Our brand new products grew nicely in the fourth quarter with units, revenue, ESPs and gross profit margins all increasing from the third quarter. We continue to benefit from our OneTouch brand external storage drive, which remains the market leader. We began shipments of our 500 gigabyte and one terabyte external storage drives. While it is too soon to draw conclusions, we've been very pleased with the early customer acceptance of these high capacity devices. Shipments of MaXLine drives were unchanged from the third quarter. One major OEM is Quad, and is shipping our 500 gigabyte drive. It is in qualification with several other OEMs, and we anticipate that volume of our 500 gigabyte MaXLine product will grow substantially beginning in the second quarter and ramping through 2006. Before I leave this topic of our desktop business I would like to provide an update on the 160 gig per platter drive. We are on track to introduce this product in the second quarter of 2006, and expect it will ramp quickly through the second half of the year.

Now turning to our Enterprise business. Our SCSI shipments increased slightly to 992,000 in the fourth quarter compared with 975,000 in the third. Price declines were within our expectations. As we've discussed previously, until the products gets scheduled for the second half of this year, we are constrained in our ability to reduce cost to the extent necessary to offset price reduction. However, while our gross profit margins on our SCSI drive declined from the third quarter level, they remained well above our 25% target. Shipments of our serial attached SCSI drives continue to grow, especially our 10,000 RPM SAS product line, where we continue to be the sole supplier. In the first quarter, we expect to see the usual seasonal slowdown in the Enterprise market and price declines within historical ranges.

Finally, I’d like to provide a couple of updates on our manufacturing. First, our team in Asia has done an excellent job of ramping volume at the China facility. Approximately two-thirds of our desktop drives shipped in the fourth quarter were produced in Suzhou. We anticipate that the facility will continue to represent roughly two-thirds of our desktop volume, depending on demand. Our internal media operation produced approximately 16 million units in the fourth quarter, and is on track to increase volume in the first quarter of 2006. In light of our pending acquisition by Seagate, we are to reevaluating our plans to move media operation to Thailand. However, the California operation remains wholly committed to its plan to increase production in the U.S. over the next couple of quarters.

Now I'd liked to call over to Duston for a review of our financial performance. Duston?

Duston Williams, Chief Financial Officer

Thank you, Mike. I'll start with the details of our fourth quarter financial results, then I'll provide an outlook for the first quarter of 2006. So let's begin with the income statement. Revenue in the fourth quarter was 969 million, slightly above our previous guidance of 940 and 960 million. Sales to OEM customers were 49% of the total, distributors represented 41%, retail was 10%, Dell and HP were both 10% or greater customers.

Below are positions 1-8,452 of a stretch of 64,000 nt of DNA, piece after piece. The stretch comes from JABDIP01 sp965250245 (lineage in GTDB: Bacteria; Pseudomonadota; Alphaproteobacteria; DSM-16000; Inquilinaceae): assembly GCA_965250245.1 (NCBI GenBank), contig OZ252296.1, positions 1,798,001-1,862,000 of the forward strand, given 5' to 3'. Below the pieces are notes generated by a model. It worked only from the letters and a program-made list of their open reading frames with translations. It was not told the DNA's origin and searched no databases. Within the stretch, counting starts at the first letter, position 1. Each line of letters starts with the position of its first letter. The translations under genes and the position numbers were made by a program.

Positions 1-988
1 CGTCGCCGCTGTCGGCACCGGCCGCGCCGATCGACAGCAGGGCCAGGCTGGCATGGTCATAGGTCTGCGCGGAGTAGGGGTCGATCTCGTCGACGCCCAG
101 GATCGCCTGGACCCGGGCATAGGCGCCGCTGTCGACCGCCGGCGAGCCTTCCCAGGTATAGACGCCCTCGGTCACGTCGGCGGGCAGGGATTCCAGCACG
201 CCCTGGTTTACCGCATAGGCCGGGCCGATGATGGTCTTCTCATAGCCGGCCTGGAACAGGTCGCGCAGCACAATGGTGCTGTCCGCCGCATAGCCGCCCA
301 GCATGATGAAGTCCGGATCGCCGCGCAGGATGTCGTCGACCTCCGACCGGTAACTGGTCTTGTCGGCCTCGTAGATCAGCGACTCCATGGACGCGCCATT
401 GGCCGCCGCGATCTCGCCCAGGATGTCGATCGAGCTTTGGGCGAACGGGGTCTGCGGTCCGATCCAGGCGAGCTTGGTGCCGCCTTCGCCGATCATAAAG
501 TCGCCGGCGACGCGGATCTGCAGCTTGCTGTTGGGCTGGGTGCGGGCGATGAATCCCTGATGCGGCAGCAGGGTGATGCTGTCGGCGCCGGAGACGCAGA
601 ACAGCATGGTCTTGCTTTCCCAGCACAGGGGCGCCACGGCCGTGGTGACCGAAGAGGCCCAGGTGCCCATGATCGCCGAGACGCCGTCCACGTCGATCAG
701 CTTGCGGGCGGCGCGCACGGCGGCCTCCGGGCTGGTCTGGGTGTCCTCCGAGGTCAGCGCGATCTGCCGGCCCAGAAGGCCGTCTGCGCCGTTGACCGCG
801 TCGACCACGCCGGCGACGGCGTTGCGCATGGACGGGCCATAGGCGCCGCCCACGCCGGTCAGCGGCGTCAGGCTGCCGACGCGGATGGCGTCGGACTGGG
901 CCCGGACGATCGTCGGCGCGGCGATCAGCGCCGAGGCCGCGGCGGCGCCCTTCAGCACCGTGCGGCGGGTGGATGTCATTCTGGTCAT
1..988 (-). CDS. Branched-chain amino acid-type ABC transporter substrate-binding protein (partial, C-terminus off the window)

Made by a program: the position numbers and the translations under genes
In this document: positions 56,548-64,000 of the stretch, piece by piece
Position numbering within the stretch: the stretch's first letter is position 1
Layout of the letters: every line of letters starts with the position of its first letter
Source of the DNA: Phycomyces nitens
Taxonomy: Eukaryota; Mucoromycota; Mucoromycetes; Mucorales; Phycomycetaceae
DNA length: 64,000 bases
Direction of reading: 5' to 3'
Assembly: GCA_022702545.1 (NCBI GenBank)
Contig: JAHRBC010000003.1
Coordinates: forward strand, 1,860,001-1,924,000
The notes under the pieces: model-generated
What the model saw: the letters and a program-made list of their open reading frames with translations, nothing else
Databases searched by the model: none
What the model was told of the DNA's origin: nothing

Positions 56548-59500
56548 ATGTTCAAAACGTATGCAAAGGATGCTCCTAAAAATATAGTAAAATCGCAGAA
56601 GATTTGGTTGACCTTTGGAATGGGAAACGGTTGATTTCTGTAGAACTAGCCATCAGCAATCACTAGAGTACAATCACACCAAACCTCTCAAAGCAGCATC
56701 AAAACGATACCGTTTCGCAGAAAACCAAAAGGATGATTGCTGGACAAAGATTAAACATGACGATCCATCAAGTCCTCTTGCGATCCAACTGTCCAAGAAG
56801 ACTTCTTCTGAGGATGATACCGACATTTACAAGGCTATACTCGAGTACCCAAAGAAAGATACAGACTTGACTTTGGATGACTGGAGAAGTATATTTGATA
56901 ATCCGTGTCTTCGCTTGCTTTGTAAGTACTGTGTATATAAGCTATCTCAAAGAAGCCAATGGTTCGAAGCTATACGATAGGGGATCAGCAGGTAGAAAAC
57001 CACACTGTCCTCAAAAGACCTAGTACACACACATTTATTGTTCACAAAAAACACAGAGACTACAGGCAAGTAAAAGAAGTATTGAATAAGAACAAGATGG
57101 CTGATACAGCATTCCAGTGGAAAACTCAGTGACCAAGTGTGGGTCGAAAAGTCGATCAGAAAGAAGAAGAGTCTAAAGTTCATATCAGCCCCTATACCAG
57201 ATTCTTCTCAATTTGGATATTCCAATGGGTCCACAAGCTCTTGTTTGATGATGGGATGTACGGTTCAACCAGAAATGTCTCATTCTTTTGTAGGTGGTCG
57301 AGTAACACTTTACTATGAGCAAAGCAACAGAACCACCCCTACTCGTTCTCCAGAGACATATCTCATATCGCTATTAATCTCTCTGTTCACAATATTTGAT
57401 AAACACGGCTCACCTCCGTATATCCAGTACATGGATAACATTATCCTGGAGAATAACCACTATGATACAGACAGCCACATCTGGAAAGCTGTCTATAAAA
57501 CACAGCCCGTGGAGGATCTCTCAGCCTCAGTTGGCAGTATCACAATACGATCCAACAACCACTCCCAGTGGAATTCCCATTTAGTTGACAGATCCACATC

Geographic breakdown is as follows: Sales to America 32%; EMEA, 38%: sales to Asia Pacific and Japan were 30%. Gross profit margin was 9.3% in the fourth quarter versus our previous guidance of approximately 10%. Fourth quarter operating expenses were 109 million, inline with guidance of approximately 110 million. We reported a net loss of 15.7 million or $0.06 per share for the fourth quarter. This loss included the following items: a gain of 5.8 million on the sale of a building in Lewisville, Colorado; a 2.2 million gain from the sale of an equity security investment; and a 2.9 million charge for the cancellation of our one-inch product program. Our previous guidance, which had included the gain on the building sale was for a loss of between 10 and 20 million.

Now turning to the balance sheet, we ended the fourth quarter with 581 million in cash and marketable securities, compared with 560 million at the end of the third quarter. We generated 35 million of cash from operations. Accounts receivable at the end of Q4 was 418 million, a decrease of $33 million from the 451 million at the end of Q3. DSOs in the fourth quarter were 39, compared with 44 in the third quarter. Inventories decreased 17 million to 240 million, compared with 257 million in Q3, and inventory turns improved to 15 versus 13 in Q3. The breakdown for the fourth quarter versus the third quarter is as follows: Raw materials 55 million versus 91 million; WIPs 56 versus 51 million; and finished goods 129 million versus 113 million. Capital expenditures total 51 million in the fourth quarter. Depreciation and amortization was 42 million. The cash conversion cycle was negative six days, consisting of 39 days of accounts receivable, 25 days of inventory and 70 days of accounts payable.

I'd also like to provide an update on a couple other financial activities. We have finalized the agreement to sublease 350,000 square feet of office space in our Milpitas, California site, and we have also entered into a sales and purchase agreement to sell our vacant Singapore manufacturing building for approximately 11 million. We anticipate this closing in early Q2.